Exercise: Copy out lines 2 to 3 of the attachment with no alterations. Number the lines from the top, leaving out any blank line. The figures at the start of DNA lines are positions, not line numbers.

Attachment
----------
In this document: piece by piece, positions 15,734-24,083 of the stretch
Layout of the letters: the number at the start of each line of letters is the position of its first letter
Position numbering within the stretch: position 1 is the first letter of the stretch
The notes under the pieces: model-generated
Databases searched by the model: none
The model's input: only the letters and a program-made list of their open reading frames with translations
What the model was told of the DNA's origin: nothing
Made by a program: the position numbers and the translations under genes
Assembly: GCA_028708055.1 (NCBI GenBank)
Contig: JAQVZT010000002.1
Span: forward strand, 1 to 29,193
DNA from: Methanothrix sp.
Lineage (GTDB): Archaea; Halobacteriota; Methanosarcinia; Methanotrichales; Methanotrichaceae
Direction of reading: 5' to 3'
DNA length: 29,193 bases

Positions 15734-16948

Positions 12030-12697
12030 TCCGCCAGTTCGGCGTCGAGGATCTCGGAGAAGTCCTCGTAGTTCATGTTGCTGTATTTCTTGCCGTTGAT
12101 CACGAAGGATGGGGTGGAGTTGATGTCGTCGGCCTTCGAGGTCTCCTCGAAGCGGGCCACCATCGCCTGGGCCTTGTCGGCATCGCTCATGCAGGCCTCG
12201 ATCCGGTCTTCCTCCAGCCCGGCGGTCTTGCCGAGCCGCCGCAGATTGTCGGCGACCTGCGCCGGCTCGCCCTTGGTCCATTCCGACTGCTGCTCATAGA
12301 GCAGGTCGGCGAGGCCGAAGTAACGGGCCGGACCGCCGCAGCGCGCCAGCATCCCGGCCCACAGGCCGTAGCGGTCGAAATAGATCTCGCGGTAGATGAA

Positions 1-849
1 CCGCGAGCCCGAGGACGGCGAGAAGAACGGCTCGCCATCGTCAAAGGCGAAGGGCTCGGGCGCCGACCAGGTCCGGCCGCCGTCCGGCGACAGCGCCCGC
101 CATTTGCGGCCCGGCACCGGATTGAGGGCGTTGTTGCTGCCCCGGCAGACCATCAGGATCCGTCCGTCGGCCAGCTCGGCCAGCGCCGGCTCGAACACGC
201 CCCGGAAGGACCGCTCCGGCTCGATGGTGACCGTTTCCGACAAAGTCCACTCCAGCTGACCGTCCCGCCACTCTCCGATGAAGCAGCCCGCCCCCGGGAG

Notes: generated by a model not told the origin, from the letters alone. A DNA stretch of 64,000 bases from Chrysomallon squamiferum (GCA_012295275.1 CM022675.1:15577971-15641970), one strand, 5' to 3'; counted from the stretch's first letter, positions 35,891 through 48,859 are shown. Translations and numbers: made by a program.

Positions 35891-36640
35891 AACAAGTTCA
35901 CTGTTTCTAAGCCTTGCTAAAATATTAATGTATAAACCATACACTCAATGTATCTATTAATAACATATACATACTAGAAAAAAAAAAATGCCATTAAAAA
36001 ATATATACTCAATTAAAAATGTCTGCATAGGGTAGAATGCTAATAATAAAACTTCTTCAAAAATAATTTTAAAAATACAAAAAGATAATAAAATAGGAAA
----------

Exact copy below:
Layout of the letters: the number at the start of each line of letters is the position of its first letter
Position numbering within the stretch: position 1 is the first letter of the stretch